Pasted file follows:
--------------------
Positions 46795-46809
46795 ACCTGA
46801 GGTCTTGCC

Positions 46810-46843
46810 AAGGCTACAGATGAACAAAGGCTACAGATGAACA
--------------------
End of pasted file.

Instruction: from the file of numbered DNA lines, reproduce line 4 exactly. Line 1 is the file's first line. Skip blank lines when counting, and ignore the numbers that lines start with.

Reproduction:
Positions 46810-46843